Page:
Beyond B-DNA for histone studies
I enjoyed reading the C&EN cover story “Expanding the Histone Code” (June 6, 2022, page 22). I fully agree with the overall characterization of the importance of locating new chemical modifications on histones that package our genes. Methylation and acetylation are the two most frequent modifications; they regulate gene expression by alternating between transcriptional activation and repression. Andrew J. Andrews is correct in saying that “we have to change our thinking from simple on-off switches and inhibitors like we’ve done for years to more complicated systems.” Additionally, we need to do the same with James Watson and Francis Crick’s canonical right-handed double-stranded (ds) B-DNA structure and histone interactions and expand our view on DNA structure to include non-B-DNA conformations, such as the alternative left-handed DNA (ds-Z-DNA), tightly bent DNA, and looped DNA.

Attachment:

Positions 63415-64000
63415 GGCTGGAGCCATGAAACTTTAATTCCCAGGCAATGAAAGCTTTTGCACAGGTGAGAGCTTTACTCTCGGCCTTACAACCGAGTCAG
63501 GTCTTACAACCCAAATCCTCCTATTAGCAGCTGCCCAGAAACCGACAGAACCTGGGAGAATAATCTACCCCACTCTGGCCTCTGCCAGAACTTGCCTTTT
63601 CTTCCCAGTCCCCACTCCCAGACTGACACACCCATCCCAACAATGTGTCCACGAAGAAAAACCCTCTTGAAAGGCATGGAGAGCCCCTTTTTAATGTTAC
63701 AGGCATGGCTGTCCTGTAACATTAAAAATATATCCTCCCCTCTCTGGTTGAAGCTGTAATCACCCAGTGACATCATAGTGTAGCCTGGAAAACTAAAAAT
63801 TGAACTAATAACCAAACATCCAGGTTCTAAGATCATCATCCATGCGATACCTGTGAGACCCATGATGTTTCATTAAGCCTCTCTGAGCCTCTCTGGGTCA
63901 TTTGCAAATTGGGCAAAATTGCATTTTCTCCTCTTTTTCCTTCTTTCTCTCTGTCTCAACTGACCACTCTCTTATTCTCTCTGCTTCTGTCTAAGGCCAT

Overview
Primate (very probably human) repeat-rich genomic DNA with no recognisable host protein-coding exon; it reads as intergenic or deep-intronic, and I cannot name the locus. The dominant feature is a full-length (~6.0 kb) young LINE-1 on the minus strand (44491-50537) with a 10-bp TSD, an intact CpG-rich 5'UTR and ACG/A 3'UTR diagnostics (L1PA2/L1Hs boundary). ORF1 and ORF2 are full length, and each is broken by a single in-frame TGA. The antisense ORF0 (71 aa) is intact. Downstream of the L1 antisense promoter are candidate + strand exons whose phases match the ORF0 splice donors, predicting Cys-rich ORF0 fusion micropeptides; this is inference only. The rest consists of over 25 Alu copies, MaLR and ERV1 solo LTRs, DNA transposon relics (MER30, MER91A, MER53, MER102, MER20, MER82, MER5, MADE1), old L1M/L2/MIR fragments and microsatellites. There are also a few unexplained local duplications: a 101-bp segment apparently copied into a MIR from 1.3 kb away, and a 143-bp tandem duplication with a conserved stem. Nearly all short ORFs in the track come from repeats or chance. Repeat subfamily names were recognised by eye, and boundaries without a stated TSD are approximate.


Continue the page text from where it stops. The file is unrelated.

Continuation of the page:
Additionally, other unusual nucleic acids, such as multistranded DNAs (e.g., triplex DNA, G-quadruplex DNA, and i-motif DNA molecules), need to be considered when discussing chemical modifications of histones. These noncanonical DNA structures play important roles in regulating transcriptional gene expression but are usually left out of the molecular biological conversation.
Researchers need to place an emphasis on the relationship between chemical modifications of histones and not just canonical B-DNA but also alternative and multistranded DNA structures. Adding these noncanonical DNA-based structural factors will further expand our knowledge on how the histone code works, adding another layer to its complexity beyond just chemical modifications of proteins, canonical B-DNA, and epigenetics. And investigating the relationships between noncanonical B-DNA structures and histone modifications on gene expression will expand our knowledge of epigenetics.
DNA can no longer be viewed as a static, one-dimensional molecule—namely, B-DNA—but rather as an extremely flexible and dynamic polymorphic polymer that can adopt many different structures on the basis of its sequence and length. This concept must be included in any conversations about expanding (and even cracking) the histone code.
Claude E. Gagna
Bronxville, New York